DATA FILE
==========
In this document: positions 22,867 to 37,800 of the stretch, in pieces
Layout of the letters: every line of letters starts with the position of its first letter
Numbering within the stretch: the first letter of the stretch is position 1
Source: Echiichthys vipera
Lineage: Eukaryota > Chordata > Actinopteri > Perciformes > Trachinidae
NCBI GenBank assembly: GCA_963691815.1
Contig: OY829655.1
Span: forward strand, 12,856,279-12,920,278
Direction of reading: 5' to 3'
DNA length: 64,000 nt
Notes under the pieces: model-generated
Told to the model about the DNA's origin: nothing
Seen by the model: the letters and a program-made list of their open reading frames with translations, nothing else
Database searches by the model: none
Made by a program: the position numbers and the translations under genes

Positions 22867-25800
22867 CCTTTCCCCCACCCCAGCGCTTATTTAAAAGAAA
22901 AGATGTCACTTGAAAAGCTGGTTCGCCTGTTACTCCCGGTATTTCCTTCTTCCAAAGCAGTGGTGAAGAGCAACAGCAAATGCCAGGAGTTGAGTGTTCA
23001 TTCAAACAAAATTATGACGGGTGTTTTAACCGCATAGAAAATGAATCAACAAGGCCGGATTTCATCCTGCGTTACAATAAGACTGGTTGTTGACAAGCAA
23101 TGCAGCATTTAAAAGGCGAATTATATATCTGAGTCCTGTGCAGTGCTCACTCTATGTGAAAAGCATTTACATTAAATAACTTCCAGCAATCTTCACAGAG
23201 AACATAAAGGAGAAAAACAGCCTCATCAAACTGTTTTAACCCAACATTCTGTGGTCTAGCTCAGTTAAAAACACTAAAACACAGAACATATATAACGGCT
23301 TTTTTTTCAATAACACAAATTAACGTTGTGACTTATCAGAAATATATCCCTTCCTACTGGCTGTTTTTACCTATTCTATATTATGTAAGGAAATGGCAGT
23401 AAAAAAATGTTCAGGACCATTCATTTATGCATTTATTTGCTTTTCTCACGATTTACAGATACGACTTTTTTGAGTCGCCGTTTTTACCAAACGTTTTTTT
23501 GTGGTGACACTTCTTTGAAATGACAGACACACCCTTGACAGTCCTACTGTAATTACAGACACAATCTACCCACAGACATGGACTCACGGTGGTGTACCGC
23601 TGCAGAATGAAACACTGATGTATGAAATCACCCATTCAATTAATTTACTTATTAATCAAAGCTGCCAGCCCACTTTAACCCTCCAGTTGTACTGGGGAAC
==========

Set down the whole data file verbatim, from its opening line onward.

In this document: positions 22,867 to 37,800 of the stretch, in pieces
Layout of the letters: every line of letters starts with the position of its first letter
Numbering within the stretch: the first letter of the stretch is position 1
Source: Echiichthys vipera
Lineage: Eukaryota > Chordata > Actinopteri > Perciformes > Trachinidae
NCBI GenBank assembly: GCA_963691815.1
Contig: OY829655.1
Span: forward strand, 12,856,279-12,920,278
Direction of reading: 5' to 3'
DNA length: 64,000 nt
Notes under the pieces: model-generated
Told to the model about the DNA's origin: nothing
Seen by the model: the letters and a program-made list of their open reading frames with translations, nothing else
Database searches by the model: none
Made by a program: the position numbers and the translations under genes

Positions 22867-25800
22867 CCTTTCCCCCACCCCAGCGCTTATTTAAAAGAAA
22901 AGATGTCACTTGAAAAGCTGGTTCGCCTGTTACTCCCGGTATTTCCTTCTTCCAAAGCAGTGGTGAAGAGCAACAGCAAATGCCAGGAGTTGAGTGTTCA
23001 TTCAAACAAAATTATGACGGGTGTTTTAACCGCATAGAAAATGAATCAACAAGGCCGGATTTCATCCTGCGTTACAATAAGACTGGTTGTTGACAAGCAA
23101 TGCAGCATTTAAAAGGCGAATTATATATCTGAGTCCTGTGCAGTGCTCACTCTATGTGAAAAGCATTTACATTAAATAACTTCCAGCAATCTTCACAGAG
23201 AACATAAAGGAGAAAAACAGCCTCATCAAACTGTTTTAACCCAACATTCTGTGGTCTAGCTCAGTTAAAAACACTAAAACACAGAACATATATAACGGCT
23301 TTTTTTTCAATAACACAAATTAACGTTGTGACTTATCAGAAATATATCCCTTCCTACTGGCTGTTTTTACCTATTCTATATTATGTAAGGAAATGGCAGT
23401 AAAAAAATGTTCAGGACCATTCATTTATGCATTTATTTGCTTTTCTCACGATTTACAGATACGACTTTTTTGAGTCGCCGTTTTTACCAAACGTTTTTTT
23501 GTGGTGACACTTCTTTGAAATGACAGACACACCCTTGACAGTCCTACTGTAATTACAGACACAATCTACCCACAGACATGGACTCACGGTGGTGTACCGC
23601 TGCAGAATGAAACACTGATGTATGAAATCACCCATTCAATTAATTTACTTATTAATCAAAGCTGCCAGCCCACTTTAACCCTCCAGTTGTACTGGGGAAC